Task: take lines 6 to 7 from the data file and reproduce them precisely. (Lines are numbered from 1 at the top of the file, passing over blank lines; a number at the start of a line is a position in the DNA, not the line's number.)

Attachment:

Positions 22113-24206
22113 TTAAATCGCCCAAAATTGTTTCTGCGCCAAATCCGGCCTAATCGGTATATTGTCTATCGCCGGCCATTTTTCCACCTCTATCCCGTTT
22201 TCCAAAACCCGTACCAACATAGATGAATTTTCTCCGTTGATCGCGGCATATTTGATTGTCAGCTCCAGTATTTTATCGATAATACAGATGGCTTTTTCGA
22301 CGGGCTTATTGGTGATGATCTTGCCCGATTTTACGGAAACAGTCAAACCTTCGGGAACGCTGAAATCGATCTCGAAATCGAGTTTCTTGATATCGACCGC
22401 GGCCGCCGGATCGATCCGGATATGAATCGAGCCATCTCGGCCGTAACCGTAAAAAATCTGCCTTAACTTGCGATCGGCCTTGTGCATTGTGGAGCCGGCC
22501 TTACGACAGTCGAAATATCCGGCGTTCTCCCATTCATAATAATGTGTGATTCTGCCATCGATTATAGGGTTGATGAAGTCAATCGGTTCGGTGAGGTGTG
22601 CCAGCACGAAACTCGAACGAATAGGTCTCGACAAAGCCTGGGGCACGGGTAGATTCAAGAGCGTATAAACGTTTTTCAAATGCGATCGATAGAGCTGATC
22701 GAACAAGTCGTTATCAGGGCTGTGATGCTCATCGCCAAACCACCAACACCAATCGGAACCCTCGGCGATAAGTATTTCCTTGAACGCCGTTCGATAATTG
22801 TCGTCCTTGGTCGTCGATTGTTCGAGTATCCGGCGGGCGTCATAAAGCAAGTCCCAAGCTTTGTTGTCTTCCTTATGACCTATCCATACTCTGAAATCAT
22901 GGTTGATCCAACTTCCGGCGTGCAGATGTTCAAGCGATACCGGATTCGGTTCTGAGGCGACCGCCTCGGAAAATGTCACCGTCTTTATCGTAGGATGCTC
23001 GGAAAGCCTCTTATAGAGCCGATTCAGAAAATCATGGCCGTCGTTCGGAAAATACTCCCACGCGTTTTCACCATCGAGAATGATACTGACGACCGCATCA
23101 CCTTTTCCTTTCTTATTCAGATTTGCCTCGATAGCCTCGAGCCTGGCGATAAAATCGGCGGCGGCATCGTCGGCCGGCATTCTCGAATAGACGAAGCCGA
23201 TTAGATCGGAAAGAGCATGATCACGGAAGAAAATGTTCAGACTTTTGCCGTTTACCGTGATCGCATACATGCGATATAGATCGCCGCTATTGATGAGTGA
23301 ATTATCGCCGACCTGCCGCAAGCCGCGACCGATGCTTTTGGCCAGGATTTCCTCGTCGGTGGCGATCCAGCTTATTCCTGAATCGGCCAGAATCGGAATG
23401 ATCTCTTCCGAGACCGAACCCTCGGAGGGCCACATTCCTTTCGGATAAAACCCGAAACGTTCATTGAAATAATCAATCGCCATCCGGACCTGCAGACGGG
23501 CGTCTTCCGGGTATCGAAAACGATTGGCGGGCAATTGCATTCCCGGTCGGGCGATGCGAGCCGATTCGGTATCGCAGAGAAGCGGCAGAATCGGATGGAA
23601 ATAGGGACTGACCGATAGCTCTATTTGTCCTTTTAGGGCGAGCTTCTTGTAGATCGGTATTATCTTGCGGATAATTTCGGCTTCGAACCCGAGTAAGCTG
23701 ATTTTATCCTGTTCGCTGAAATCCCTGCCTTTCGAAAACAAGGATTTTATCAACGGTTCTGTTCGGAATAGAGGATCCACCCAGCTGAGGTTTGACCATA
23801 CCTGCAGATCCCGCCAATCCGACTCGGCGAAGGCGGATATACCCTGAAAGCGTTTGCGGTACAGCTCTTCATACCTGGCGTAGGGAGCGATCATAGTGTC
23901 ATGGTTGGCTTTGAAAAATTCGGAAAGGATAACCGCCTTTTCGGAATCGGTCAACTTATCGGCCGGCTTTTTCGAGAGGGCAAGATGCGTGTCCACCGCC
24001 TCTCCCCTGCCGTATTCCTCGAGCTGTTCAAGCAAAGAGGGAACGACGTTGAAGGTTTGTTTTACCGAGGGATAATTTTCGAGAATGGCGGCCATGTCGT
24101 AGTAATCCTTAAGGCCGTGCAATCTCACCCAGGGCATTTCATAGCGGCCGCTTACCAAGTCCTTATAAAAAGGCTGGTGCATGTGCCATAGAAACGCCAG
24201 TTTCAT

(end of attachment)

22501 TTACGACAGTCGAAATATCCGGCGTTCTCCCATTCATAATAATGTGTGATTCTGCCATCGATTATAGGGTTGATGAAGTCAATCGGTTCGGTGAGGTGTG
22601 CCAGCACGAAACTCGAACGAATAGGTCTCGACAAAGCCTGGGGCACGGGTAGATTCAAGAGCGTATAAACGTTTTTCAAATGCGATCGATAGAGCTGATC